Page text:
23 president of the wartime presidency. It is A-4. He

24 says there that -- he orders there to set up joint

25 checkpoints, joint patrols made of MUP, BH army, and

Page 12467

1 HVO members.

2 Don't you think that it is a rather strange

3 conclusion, since at that time the HVO had already

4 become by that time an illegal and adversary army whose

5 officers had been captured? That is A-1 of the

6 conclusions -- item 1, sorry, item 1 of the

7 conclusions.

8 A. Annex 1, I believe. I think that there were

9 still -- I'm not quite certain, but I think that in the

10 area to the northwest of Zenica, there was still some

11 fighting going on, that there had still been some

12 fighting going on.

13 I think you're quite correct that the

14 majority of the HVO had been arrested and were being

15 held in prison; however, what I was told was that they

16 were attempting to set up joint patrols to go out and

17 monitor the situation.

18 Q. How can one organise joint patrols if one of

19 the armies is detained?

20 A. Well, I'd conclude that you let some of the

21 people out of prison and say, "Right. Let's now go and

22 carry out joint paroles." I can't remember exactly how

23 it was working. There was a very strong impression

24 that they were trying to set up joint patrols and that

25 the ECMM were involved in this process.

Page 12468

1 Q. Don't you think that they told you one thing

2 and doctored their conclusions and said a different

3 thing on the ground? Because from these reports, what

4 transpires is from the time you talked to them, 450 HVO

5 members were detained at the outset, another 280 were

6 in prison, and it was Fra Bozo who told you that. So

7 don't you think that they were saying one thing and

8 doing a different thing?

9 A. They were saying one thing, they were doing

10 something else, but I think they may have been

11 attempting to do a third thing. Again, I'd have liked

12 the benefit of having been there for a further month to

13 see what actually happened thereafter.

14 Q. Right. Thank you. But could you tell us, if

15 you know -- you told us that you had been to the Kaonik

16 prison and spoken to its administrator, Zlatko

17 Aleksovski. Did you also visit prisons in Zenica at

18 the time, that is, the penitentiary, the music school,

19 and the police prison?

20 A. No.

21 Q. Why not?

22 A. In practice, members of the ECMM had been

23 into one of the prisons, the details of which are noted

24 in the report, I believe, and I suspect that had I

25 pushed, I would have had the opportunity to do it. In

Page 12469

1 practice, I was running out of time. What I did do was

2 present a case to the ABiH, which suggested that they

3 would have a better negotiating position if they

4 started to unilaterally release prisoners rather than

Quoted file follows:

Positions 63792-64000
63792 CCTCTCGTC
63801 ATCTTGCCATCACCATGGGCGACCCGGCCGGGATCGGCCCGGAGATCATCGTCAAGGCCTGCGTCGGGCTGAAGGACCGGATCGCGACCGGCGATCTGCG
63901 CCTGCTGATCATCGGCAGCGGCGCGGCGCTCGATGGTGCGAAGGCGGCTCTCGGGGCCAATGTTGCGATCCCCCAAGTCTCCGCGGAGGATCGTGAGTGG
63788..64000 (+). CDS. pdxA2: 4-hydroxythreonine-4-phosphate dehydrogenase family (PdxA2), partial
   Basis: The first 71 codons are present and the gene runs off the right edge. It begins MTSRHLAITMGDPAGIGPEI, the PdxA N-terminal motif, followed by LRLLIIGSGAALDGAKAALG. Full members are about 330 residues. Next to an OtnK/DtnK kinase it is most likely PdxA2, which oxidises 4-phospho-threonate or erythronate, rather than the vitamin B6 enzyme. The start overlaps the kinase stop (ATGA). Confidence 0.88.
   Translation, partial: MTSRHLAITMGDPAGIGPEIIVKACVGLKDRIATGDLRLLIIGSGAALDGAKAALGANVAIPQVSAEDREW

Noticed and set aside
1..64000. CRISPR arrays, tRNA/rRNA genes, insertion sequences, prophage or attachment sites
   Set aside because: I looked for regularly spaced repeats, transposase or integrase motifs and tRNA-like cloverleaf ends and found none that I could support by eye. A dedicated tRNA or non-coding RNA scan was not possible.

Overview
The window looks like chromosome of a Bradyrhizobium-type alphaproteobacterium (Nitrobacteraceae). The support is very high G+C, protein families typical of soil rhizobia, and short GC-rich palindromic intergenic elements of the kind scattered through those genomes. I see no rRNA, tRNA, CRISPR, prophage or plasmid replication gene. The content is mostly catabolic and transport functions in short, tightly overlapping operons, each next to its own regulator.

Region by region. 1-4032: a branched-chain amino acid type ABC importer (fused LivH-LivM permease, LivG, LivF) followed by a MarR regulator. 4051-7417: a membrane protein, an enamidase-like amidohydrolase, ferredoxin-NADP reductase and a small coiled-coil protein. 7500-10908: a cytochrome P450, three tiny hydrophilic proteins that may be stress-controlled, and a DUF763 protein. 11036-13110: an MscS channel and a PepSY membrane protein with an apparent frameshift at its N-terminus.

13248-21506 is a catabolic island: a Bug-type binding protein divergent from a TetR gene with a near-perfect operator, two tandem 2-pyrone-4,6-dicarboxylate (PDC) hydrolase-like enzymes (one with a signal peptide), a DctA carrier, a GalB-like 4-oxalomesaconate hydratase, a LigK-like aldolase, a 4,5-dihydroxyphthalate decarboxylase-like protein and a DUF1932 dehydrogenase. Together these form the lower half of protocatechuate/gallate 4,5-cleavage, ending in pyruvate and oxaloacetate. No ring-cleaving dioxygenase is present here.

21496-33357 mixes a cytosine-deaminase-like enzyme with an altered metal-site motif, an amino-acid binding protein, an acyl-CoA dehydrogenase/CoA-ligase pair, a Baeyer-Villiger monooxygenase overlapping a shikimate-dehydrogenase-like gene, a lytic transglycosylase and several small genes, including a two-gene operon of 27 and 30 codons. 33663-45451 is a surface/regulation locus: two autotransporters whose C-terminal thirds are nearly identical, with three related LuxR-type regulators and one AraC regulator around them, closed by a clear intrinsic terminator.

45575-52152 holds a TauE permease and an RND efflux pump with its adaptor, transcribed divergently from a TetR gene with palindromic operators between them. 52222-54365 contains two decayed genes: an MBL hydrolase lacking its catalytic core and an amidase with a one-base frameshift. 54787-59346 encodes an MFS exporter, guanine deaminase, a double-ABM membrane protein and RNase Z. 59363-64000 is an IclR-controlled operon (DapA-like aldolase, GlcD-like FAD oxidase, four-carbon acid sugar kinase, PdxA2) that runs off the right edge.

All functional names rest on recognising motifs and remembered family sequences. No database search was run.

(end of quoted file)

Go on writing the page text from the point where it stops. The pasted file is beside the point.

5 holding prisoners, and this, indeed, is what they did.

6 Again, the details of that are contained in the report,

7 and the release of prisoners by the ABiH was witnessed

8 by the ICRC.

9 Q. You talked to Hadzihasanovic, the BH 3rd

10 Corps commander, and it was on the 7th of May, 1993.

11 One of the topics addressed there was access to prisons

12 for your organisation, the ECMM, and priests.

13 Hadzihasanovic said that he knew nothing about those

14 prisons, such as the music school or the police, so,

15 evidently, you did ask to be given access to those

16 prisons.

17 A. Yes. The issue was simply having enough time

18 to physically do that while I was there.

19 Q. But it doesn't transpire from this that you

20 were granted access to them. It even says that the 3rd

21 Corps commander knew nothing about those prisons, that

22 those prisons existed.

23 Could you please look at D-1? Could you look

24 at D-1, the contents of that particular meeting?

25 A. Yes.

Page 12470

1 Q. You were not curious about their denial of

2 the existence of the prisons? Because you must have

3 heard from Croats that they existed, that in the music

4 school, there were Croats detained, that the conditions

5 there were very bad, and that also there were cases of

6 very serious harassment, ill-treatment of Croats

7 there. Didn't that make you wonder?

8 A. It was precisely because we had heard that

9 people were being detained in these places that we

10 asked for access to them. I'm not sure whether I would

11 be surprised at him saying that they didn't exist or

12 not. The fact of the matter was that we were pressing

13 to get access to what was clearly there, and again I'm

14 not sure whether later on, during the following weeks,

15 my colleagues at ECMM were actually able to get

16 access. What I do know is that members of the ECMM and

17 the priests did have access to the main prison.

18 Q. Do you remember who had the control over the

19 music school, who had it under his control? Was it the

20 police, was it the BH army, was it parts of the BH

21 army?

22 A. I'm not sure that we actually established

23 that. I know that there was a debate going on as to

24 whether it was controlled by 7th Muslim Brigade, and

25 there was also a debate going on as to whether they

Page 12471

1 were controlled by the ABiH directly or not. And it's

2 clear from what -- this little bit of the report says

3 that Hadzihasanovic was attempting to distance himself

4 from it. Again, in practice, I'm not sure exactly what

5 the chain of command was.

6 Q. In relation to your meeting with

7 Hadzihasanovic, there is one thing which raises

8 doubts. He says that he would like the 7th Muslim

9 Brigade to be under the BH army control. Does that

10 mean that the 7th Muslim Brigade was not under the BH

11 army's control and that it was an army unto its own?